On Deck: Nathaly Isabelle
September 6, 2022
The “Croisière des Alizés” aims to offer support to young women who suffer from an eating disorder through sailing cruises on the St. Lawrence River. “On Deck” interview with the initiative’s director and co-founder, Nathaly Isabelle.
How did the idea of the “Croisière des Alizés” come about?
The idea for the cruise came from personal experience and was also inspired by the “Croisière des Guerrières” in France, which was initiated by psychiatrist Xavier Pommereau and the great sailor that was Florence Arthaud.
We have also supported our daughter throughout her disease, which she had for over seven years. Those were seven long years, where several steps had to be taken to get past it: hospitalizations, psychotherapy sessions, writing, sailing… And we noticed that the marine environment, sailing and the beauty of the surroundings out on the river allowed for the pain to ease little by little. From low to high tide, from storms to calm waters, little by little, our daughter found her way to recovery.
We are happy and grateful for the outcome, and our family wants to share this valuable experience we had by talking about the benefits of sailing because beyond the pain, there is a world of possibilities.
How did the idea come about to integrate sailing into the strategy to help women who have an eating disorder?
The idea came from what our family experienced. Sailing allows someone to be in the “here, now” as young women focus on sailing manoeuvres and the site’s beauty, which therefore makes it possible to chase away the obsessive ideas associated with an eating disorder.
The first edition was held last year. How did it go right in the midst of the pandemic?
The first edition was a pilot project in partnership with Maison l’Éclaircie, which helps people with an eating disorder in Quebec City; Ex Situ, an organization that specializes in intervention through outdoor activities; Loricorps, an organization that also specializes in eating disorder management; and the Mercator Sailing School. The outcomes were very positive and we then decided to continue this year.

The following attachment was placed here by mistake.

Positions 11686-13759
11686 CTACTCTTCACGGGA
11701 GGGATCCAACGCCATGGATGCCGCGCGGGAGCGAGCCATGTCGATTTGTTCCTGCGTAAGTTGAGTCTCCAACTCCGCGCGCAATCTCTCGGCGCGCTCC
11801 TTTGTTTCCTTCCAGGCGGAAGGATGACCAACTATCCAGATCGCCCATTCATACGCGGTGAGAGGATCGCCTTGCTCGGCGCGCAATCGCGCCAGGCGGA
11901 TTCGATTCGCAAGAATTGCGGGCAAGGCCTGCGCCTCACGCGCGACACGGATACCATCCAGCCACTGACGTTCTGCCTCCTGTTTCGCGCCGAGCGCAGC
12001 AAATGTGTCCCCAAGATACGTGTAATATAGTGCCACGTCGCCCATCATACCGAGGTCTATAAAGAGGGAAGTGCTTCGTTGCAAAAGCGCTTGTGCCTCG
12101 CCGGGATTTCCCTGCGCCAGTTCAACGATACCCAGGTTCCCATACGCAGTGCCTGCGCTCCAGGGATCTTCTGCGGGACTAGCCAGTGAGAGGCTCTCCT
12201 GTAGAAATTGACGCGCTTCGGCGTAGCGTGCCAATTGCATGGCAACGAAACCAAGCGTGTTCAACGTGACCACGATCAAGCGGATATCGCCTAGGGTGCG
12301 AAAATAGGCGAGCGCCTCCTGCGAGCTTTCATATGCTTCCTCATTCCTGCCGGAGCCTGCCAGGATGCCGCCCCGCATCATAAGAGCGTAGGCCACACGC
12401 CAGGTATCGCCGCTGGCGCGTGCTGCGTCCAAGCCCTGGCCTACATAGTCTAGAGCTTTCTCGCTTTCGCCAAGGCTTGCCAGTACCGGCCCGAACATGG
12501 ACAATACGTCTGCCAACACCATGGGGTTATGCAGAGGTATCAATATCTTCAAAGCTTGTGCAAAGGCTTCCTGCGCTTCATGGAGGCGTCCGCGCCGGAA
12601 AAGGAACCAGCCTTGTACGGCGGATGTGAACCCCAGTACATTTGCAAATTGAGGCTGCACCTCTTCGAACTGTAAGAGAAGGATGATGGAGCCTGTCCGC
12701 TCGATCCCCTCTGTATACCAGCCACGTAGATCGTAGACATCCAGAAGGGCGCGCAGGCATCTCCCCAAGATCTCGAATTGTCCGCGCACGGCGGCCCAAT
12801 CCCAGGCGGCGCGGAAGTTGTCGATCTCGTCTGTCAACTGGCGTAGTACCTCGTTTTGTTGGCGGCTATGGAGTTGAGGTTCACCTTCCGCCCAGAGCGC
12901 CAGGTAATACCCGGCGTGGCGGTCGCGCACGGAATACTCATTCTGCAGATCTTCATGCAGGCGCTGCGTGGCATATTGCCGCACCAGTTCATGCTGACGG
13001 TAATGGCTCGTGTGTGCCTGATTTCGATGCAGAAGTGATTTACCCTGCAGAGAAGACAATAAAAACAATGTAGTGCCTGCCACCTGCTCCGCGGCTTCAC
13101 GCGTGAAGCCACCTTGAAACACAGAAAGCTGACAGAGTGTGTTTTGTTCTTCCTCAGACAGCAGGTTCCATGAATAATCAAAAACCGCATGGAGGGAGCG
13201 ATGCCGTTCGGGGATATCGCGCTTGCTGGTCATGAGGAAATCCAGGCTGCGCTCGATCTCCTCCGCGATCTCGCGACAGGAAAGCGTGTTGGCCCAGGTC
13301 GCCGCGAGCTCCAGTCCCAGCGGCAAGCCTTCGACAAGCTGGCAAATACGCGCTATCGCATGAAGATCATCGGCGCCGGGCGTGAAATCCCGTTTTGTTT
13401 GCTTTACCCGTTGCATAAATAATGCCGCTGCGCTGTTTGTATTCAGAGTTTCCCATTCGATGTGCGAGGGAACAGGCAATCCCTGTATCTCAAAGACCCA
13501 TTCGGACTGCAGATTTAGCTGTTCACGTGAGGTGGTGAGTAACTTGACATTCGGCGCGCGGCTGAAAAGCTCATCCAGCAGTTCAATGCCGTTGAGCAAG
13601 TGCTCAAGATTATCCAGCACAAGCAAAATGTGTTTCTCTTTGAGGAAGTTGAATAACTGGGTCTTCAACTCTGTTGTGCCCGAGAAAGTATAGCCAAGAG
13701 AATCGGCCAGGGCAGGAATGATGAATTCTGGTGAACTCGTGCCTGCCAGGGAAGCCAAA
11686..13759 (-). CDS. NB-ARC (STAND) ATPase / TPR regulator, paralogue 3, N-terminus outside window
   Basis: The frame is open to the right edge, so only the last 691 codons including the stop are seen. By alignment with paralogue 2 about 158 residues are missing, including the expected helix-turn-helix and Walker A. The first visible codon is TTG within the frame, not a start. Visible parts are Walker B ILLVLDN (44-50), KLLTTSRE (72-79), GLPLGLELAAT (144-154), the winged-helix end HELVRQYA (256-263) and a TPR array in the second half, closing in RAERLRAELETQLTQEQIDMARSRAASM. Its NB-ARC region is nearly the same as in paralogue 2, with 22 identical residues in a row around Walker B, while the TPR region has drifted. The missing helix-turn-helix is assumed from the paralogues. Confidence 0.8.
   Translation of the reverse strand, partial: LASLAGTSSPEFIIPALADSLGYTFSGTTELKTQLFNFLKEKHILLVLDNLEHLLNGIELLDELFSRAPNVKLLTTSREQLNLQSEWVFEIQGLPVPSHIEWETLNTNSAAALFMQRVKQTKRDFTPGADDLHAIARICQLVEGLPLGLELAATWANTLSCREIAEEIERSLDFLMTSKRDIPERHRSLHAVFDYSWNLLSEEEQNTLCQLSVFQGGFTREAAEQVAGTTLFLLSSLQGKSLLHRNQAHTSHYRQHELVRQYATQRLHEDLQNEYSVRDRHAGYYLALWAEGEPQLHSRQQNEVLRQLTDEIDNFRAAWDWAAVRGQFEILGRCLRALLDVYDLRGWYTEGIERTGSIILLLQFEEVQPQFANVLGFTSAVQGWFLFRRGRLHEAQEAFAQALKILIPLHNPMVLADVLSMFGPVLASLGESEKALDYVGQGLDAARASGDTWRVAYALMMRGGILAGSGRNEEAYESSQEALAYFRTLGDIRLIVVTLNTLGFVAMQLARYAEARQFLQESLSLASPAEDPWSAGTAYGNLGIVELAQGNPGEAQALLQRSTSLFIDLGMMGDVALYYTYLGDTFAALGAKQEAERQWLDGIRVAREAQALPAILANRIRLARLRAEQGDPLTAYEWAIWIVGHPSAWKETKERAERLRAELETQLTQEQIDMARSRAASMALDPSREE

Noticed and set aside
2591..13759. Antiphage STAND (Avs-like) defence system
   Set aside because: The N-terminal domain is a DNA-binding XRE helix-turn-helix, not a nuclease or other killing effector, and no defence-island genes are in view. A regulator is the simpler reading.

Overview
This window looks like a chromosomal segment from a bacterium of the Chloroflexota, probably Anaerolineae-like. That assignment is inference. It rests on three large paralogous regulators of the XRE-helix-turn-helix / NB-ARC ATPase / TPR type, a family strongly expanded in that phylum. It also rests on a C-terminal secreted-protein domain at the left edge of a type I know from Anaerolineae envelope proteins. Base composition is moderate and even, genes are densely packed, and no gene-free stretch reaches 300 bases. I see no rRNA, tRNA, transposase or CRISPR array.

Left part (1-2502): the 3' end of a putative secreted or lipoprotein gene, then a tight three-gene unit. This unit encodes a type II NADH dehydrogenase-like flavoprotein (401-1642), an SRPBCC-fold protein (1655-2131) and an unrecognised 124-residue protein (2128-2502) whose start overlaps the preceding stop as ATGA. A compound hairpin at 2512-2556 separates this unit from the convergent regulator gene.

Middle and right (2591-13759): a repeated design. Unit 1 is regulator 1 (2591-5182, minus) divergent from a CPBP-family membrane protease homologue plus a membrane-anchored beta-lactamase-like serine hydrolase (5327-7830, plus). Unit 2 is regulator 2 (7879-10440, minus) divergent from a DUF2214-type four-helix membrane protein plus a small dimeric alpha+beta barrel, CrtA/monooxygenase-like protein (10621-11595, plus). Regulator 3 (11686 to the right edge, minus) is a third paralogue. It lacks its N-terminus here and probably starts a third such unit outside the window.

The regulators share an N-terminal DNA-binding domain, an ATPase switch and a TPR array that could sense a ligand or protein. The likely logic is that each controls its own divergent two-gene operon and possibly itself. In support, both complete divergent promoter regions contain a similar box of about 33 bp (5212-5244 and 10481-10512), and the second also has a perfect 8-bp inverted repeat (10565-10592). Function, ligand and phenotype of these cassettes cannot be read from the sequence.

As to the pandemic, we took all the usual precautions needed for sailing cruises during that time and we also benefited from the break over the summer.
How many participants were there?
Since the first edition, we have welcomed 25 young women who have taken advantage of our services over the four excursions we have organized so far.
And how did the 2022 edition go?
Our 2022 edition was a success with the presentation of three excursions at Cap-à-l’Aigle with the help of our partners, as well as a cruise in the Côte-Nord region in partnership with tall ship ÉcoMaris and with Horizon – Services de santé en plein air, which allowed ten young girls to get acquainted with this great area.
What impact did taking part in the “Croisière des Alizés” have on these young women later on?
We received many positive testimonials following these sailing cruises. Of course, there were no miracles, but it gave them a feeling of well-being, developed their self-confidence and their ability to work as a team, as well as their ability to let go.
What sort of activities do the young women do aboard the “Croisière des Alizés”?
They mainly do sailing manoeuvres with the help of Marie-Paul Simard’s expertise – she is from the Mercator Sailing School – as well as team building activities, in addition to reflecting on the day they had and doing self-awareness activities through sailing.
What route does the “Croisière des Alizés” use?
The “Croisière des Alizés” goes around Cap-à-l’Aigle, which allows us to get acquainted with this great area of the Charlevoix region. The boat comes back to the dock every night in the case of cruises that are held over a weekend.
Are the activities held only in French, or are there also services in English?
The activity is mainly in French as our audience is francophone for now.
What kinds of challenges have women with an eating disorder faced in recent years?
The COVID-19 pandemic had a negative effect on everyone because of the isolation they had to go through, and it was particularly tough on young women who were more vulnerable, while also being very hard on the mental health of all young people in Canada. New data shows an increase of about 50% of hospitalizations linked to eating disorders for women 10 to 17 years of age since March 2020. We have also seen a 115% increase of visits to the emergency room for eating disorders in the young women from the same age group, which means it was 1.6 times higher in 2020 than it was in 2019.
How can people take part in the cruises?
For the cruises at Cap-à-l’Aigle, Maison l’Éclaircie selects the young girls and women who have to go through a cohort. They need to be ready for the cruise and be on the road to recovery.
For cruises on the ÉcoMaris, we directly select the young women in partnership with Horizon – Services de santé en plein air. The young women contact us directly and the organization interviews them and puts them in contact with medical staff, who make sure they are ready to do these cruises.
For more information, go to https://www.croisieredesalizes.com/.